The word silhouette is derived from the name of the French Minister of Finance, Étienne de Silhouette (1709-1767). He was highly skilled in creating small profile drawings, especially during meetings.
Silhouettes are painted, drawn, and cut. In this painting by Jacob Schwartzenbach (Veere 1763 – 1805 Veere), an artist paints a silhouette of a boy.
In the last quarter of the eighteenth and the first half of the nineteenth century, creating silhouette portraits becomes exceptionally popular. Originating in England, this trend spreads through French salons to Germany, the Netherlands, and the rest of Western Europe. Enthusiasts practice the art of silhouettes at home or in company, and traveling painters, drawers, and papercutters roam the country to portray interested individuals.
A special form of silhouettes is done with the ‘verre églomisé technique,’ where a design is applied as gilding on the back of a glass plate to create a mirror finish or by exposing the portrait in the gilded layer.
Silhouettes lend themselves particularly well to being cut from paper. The Netherlands already has a tradition of paper cutting by the end of the eighteenth century. Works by enthusiasts and professional cutters adorn many rooms during that time, among the nobility, the bourgeoisie, and the common people alike. It is no surprise that paper cutters delve into the art of silhouettes.
During that period, there is no wide range of colored paper available. Profiles cut freehand are made from white paper and then painted black with Indian ink. Some cutters accentuate these black cuttings with white or colored paint to make the portrait more appealing.
Another way to bring a silhouette to life is by complementing affixed portraits with painted black details that are too delicate to cut. In that time, the Netherlands boasts a large number of enthusiasts practicing silhouette art. Their cut profiles often grace the alba amicorum (friendship albums) of their close ones and friends.
Additionally, professional cutters travel the country from the last quarter of the eighteenth century onward to generate extra income through silhouette cutting. In the Netherlands, many of them hail from Germany, promoting their services in local newspapers before their arrival. They often practice other forms of visual arts, such as painting, drawing, or etching. Notable Dutch silhouette cutters from that period include Joseph Adolf Schmetterling (1751-1828), Casparus Haanen (1778-1849), and Elisabeth Kiers-Haanen (1809-1845).
In the era when silhouette cutting becomes a true craze in Europe, the Dordrecht ceramic painter Gerrit Paape (1752-1803) publishes a booklet in 1792 titled ‘Beknopt en duidelijk onderwijs in het silhouëtteeren’ (Concise and Clear Instructions in Silhouetting). In 52 pages, he describes what it takes to create a lifelike profile and the necessary tools for it. He also pays attention to creating a shadow play using an illumination box and moving shadow figures. For the history of cut portraits and shadow play, this booklet holds significant importance.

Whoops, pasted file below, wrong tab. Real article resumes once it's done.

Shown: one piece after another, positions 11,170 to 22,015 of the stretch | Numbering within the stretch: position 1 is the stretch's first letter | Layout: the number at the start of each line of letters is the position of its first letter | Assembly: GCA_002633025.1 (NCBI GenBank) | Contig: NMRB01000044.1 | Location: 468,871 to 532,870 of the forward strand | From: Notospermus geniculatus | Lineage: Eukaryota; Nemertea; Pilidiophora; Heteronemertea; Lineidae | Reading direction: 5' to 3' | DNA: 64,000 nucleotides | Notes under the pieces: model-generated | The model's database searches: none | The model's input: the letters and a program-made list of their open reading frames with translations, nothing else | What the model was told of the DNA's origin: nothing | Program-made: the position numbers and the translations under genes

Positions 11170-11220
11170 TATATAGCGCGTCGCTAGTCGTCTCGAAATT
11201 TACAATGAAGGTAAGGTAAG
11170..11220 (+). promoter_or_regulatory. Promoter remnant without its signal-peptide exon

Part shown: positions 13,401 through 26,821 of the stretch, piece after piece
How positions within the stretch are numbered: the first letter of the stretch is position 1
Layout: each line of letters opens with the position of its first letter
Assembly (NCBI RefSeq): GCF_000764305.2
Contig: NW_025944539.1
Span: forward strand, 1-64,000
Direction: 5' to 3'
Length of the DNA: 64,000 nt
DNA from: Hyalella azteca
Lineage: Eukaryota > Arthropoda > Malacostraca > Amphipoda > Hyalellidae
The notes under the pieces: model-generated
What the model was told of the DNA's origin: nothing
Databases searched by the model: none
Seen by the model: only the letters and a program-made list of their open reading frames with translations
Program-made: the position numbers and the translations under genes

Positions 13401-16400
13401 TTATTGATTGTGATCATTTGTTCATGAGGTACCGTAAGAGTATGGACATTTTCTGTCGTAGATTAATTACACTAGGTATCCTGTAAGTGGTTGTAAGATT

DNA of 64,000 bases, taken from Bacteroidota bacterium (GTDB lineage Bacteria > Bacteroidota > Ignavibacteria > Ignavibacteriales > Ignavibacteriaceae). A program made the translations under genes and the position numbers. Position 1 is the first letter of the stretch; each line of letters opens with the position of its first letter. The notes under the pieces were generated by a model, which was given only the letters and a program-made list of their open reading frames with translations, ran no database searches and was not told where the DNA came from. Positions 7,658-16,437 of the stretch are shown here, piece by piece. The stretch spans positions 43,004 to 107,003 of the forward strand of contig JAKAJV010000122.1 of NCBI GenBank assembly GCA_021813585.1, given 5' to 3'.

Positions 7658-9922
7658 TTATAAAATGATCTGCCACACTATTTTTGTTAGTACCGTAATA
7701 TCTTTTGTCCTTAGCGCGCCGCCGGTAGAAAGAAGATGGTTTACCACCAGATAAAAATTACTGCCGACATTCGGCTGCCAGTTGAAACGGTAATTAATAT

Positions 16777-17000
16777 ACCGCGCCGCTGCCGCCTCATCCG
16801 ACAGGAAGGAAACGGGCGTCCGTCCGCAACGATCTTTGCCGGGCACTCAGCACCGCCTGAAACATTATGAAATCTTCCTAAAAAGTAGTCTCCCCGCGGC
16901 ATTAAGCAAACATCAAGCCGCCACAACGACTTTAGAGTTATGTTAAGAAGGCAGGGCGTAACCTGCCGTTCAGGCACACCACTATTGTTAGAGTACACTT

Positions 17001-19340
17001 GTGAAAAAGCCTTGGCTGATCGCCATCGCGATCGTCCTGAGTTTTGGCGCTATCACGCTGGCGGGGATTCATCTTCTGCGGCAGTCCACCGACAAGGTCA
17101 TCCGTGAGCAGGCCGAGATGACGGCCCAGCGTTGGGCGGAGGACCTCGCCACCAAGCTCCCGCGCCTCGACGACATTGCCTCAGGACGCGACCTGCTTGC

The popularity of silhouette cutting quickly leads to the development of technical aids to simplify the production of portraits. For those unable to draw profiles freehand, the silhouette chair is available. Users of this chair are primarily found in English seaside resorts where silhouette artists have more or less permanent workshops. In a silhouette chair, the shadow of the person to be portrayed falls onto a paper or cloth next to the chair, allowing the artist to trace it. The artist can then cut out the portrait or reduce it with a pantograph and then fill it in with black.
Technological advancements contribute to the ability to print silhouettes. With a pantograph, shadow portraits can be transferred to a printing plate, and the engraved silhouettes can be easily and inexpensively printed. As a result, various publications featuring the portraits of professors, ministers, and representatives appear around 1800. Later, with the introduction of lithography or stone printing, it becomes even easier to reproduce printed silhouettes in large quantities.
In the mid-nineteenth century, as photography emerges, silhouette art faces a formidable competitor. While silhouettes offer a quick and affordable way to acquire a portrait, the daguerreotype (precursor to the photograph) and photography provide a more realistic image. Once the prices of photography become more affordable, making it accessible to many, it marks the death knell for silhouettes.
Among paper cutters, the art of silhouettes does not completely die out. Well into the 20th century, professional cutters create silhouette souvenirs of visitors at fairs, markets, and tourist resorts, all done while they pose.
In the second half of the 20th century, profile images experience a revival in the advertising world. The visual language of profile images is instantly recognizable for many people, which is why designers in an image-focused world often use profiles. While two centuries ago, this was mainly done with paint, scissors, and paper, most forms nowadays come from the computer.
Text: Janjaap Luijt, treasurer of the Association for Papercutting Art